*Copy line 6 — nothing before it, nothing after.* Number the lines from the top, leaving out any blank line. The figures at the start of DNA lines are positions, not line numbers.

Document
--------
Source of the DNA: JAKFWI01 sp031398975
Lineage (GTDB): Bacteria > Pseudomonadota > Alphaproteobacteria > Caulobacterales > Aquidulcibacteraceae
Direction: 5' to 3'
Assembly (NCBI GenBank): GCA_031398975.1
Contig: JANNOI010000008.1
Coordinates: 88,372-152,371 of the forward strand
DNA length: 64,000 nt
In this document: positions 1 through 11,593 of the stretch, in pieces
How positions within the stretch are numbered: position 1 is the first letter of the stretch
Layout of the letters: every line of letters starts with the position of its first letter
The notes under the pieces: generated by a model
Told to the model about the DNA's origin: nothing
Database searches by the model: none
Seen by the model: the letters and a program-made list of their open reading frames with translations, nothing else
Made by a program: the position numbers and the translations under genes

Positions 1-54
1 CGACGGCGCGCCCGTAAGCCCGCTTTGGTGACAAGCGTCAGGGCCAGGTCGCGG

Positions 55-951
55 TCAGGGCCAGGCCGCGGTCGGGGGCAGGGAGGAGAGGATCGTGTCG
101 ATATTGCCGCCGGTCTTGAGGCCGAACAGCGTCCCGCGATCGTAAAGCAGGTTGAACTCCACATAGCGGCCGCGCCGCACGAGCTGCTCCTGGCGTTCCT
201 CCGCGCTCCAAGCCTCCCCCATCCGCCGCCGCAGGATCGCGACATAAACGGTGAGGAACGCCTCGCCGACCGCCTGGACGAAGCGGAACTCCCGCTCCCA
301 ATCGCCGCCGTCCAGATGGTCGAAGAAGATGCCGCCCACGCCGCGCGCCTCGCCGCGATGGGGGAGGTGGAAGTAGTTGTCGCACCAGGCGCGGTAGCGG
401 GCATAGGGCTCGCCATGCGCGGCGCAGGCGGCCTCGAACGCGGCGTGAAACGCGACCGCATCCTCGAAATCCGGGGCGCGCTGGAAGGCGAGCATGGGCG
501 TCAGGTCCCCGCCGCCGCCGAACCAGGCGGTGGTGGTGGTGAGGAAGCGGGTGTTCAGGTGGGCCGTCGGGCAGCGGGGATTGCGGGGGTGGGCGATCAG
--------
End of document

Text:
Coordinates: 88,372-152,371 of the forward strand